Historical Genesis

From Adam To Abraham

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Chapter 18 - The Post-Flood Period: Out and About

Upon the death of Noah, his sons and grandsons and their families expand into neighboring lands. Traditionalists have attributed the entire present-day inhabitants of the globe to the wanderlust of Shem, Ham, and Japheth and their descendants. The languages of the Noahic nations were scrambled at the Tower of Babel, according to tradition, and off they went to become Eskimos, Aztecs, Pygmies, Laplanders, Chinese, and so forth.

Simply a casual glance at the racial, linguistic and ethnic differences inherent in our present-day global population, and the time necessary for these differences to accrue, should have ended that line of reasoning centuries ago. The dispersion of the sons of Noah pertains to the covenant generations, those in the line of Adam, with minimal genetic impact on our global population with its diversity in coloration, morphology, ethnicity, customs, and language.

Ancient Hebrew chroniclers surmised Noah’s family remained concentrated near the mountainous region or hill country where the ark landed, and it was there Noah planted his vineyard. Not until Noah died did his sons venture forth with their families to live in the lands and territories allotted to them. Possibly, Noah could have seen the warlike tendencies of his people and putting some distance between them all seemed like a good thing to do for their own well being. Noah trusted Shem with his testament, and he was laid to rest in the same region where the ark had come to rest 350 years earlier.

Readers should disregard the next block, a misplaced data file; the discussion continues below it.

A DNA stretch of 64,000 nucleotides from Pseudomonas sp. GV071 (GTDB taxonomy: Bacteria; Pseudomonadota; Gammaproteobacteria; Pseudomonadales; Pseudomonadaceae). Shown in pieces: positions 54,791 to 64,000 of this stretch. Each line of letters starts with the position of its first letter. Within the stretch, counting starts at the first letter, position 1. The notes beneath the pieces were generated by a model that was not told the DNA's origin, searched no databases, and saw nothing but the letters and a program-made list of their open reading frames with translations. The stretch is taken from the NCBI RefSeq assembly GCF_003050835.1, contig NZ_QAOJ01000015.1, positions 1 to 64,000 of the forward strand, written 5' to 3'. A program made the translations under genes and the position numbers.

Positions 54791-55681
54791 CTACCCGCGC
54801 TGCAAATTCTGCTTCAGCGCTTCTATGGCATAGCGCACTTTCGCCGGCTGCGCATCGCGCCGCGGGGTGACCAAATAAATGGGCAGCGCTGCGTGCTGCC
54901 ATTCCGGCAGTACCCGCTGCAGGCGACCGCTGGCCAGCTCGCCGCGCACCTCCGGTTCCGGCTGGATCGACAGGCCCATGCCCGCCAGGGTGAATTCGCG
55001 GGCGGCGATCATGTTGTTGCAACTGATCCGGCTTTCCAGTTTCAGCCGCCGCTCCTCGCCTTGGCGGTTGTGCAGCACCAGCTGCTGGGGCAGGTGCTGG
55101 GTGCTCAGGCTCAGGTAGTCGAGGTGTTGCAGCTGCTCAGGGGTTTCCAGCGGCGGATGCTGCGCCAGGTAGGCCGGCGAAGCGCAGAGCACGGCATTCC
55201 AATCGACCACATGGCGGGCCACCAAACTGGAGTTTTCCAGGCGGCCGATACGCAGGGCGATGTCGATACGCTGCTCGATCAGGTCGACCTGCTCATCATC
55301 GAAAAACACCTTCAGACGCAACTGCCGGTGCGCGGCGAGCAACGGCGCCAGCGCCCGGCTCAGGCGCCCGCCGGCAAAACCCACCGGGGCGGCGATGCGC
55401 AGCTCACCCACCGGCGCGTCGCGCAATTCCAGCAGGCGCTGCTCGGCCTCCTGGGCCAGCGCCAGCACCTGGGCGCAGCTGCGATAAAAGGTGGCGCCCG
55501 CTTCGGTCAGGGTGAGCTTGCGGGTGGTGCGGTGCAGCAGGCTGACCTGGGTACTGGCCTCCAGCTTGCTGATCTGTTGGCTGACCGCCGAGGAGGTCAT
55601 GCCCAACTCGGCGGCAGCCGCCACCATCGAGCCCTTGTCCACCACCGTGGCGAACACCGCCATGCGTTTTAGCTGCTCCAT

Genesis 10:1: "Now these are the generations of the sons of Noah, Shem, Ham, and Japheth: and unto them were sons born after the flood."

The verses following Genesis 10:1 list Noah's sons and grandsons. The pattern blurs a bit as some descendant lines are named to the third or fourth generation, and some are named beyond that. Tribal names are included; presumably they were derived from the founding patriarchs of those generations. Later, lands that were settled by these tribes bore the same names such that new immigrants and old residents would take on the name of the land, whether they were Noah’s descendants or not.

Through further biblical references, aided by historical inscriptions and archaeological discoveries, we have a decent picture of the migrations of Noah’s generations and their destined lands.